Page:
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Three Common Fireplace Myths

Here are three myths about fireplaces.  Don’t believe them.


1.        Burning pine or other softwoods will cause creosote to accumulate in your chimney.


Because pine contains flammable resin, from which turpentine is made, people have long believed that when the resin burns it deposits creosote in the flue.  Research conducted at the University of Georgia laid this myth to rest:  creosote deposits form when fires burn at lower temperatures.  Good hot fires made with seasoned hardwoods or softwoods consume the creosote so it can’t build up.


2.       You don’t need to have your chimney inspected or cleaned if you don’t use it often.


Chimneys can develop dangerous conditions, especially if they don’t have chimney caps to keep rain and animals out.  The acid content in rain can attack the mortar joints between sections of flue tile, making it possible for fire to escape into the wooden structure of the home.  Animals can build nests, or leaves can accumulate, restricting the flow of exhaust gases up the chimney.   Chimney sweeps have tools, such as remote controlled tv cameras, that can spot problems the homeowner would never detect.  Play it safe and have your chimney inspected and cleaned once a year.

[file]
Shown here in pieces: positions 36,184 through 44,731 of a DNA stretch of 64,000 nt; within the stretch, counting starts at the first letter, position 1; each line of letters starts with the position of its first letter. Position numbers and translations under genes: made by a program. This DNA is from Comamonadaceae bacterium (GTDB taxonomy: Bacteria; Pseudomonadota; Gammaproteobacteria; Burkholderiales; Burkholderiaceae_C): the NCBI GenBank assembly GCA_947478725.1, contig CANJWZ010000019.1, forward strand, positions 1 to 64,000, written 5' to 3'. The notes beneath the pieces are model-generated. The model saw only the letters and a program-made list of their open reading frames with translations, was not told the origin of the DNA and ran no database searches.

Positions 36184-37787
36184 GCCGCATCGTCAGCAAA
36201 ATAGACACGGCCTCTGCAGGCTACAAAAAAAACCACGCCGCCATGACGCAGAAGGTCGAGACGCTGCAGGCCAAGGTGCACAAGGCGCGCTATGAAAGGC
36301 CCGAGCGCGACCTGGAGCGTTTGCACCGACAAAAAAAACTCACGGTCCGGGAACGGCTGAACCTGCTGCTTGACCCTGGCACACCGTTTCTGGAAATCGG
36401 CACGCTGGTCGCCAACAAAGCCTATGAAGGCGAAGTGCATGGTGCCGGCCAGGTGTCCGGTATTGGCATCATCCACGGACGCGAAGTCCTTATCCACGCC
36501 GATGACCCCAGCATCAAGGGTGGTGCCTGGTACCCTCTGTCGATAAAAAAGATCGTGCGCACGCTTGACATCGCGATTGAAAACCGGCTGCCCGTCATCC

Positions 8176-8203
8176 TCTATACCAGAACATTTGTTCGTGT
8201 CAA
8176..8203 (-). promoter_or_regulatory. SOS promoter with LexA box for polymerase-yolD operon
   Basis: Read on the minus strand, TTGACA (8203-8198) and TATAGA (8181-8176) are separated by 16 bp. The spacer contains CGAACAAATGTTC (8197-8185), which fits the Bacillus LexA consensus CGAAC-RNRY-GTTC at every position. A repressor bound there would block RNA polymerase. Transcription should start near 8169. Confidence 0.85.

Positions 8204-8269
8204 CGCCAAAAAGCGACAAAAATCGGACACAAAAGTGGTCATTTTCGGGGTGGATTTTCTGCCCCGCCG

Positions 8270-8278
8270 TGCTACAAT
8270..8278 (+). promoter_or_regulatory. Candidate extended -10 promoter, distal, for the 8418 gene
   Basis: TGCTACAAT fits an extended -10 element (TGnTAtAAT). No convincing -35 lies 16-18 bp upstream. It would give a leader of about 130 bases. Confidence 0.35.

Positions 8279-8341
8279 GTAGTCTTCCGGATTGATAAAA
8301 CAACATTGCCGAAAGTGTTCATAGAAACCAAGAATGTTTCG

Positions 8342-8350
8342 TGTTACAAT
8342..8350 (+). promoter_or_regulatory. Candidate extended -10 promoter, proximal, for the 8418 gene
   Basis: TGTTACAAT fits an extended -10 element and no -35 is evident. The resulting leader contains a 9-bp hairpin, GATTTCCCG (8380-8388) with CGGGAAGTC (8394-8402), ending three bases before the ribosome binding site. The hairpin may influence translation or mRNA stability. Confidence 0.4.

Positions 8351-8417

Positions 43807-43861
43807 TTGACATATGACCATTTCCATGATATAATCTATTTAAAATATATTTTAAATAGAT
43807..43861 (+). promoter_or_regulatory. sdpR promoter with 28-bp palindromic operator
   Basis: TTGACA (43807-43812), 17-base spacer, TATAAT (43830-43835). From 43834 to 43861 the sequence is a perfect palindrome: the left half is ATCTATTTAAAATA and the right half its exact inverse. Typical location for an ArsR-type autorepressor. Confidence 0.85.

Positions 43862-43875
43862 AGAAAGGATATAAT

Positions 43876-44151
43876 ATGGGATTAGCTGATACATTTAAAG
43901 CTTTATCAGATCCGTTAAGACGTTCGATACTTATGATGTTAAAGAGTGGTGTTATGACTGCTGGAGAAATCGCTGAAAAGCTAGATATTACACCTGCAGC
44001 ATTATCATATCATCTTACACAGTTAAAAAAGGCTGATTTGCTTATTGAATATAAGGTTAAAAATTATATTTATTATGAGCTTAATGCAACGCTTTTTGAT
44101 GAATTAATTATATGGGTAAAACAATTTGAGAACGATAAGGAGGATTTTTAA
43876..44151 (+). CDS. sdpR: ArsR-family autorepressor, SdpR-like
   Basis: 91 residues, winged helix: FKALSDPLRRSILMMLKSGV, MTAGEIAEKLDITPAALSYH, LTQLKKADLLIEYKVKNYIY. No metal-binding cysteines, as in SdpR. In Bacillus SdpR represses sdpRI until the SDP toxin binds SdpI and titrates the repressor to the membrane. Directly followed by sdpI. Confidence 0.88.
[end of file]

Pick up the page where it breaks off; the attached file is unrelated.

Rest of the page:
3.       Fireplaces don’t give off much heat.


While it’s true that much of the heat from a fireplace goes up the chimney, a good fire warms the fireplace’s brick structure, which radiates heat into the room for a long time after the fire goes out.  A quality fireback can send even more heat into the room.  Cast iron firebacks store heat that radiates back into the room over time.  Stainless steel firebacks reflect heat into the room but don’t store or radiate much heat.  A fireplace will raise the temperature of a room, unless the room is drafty.

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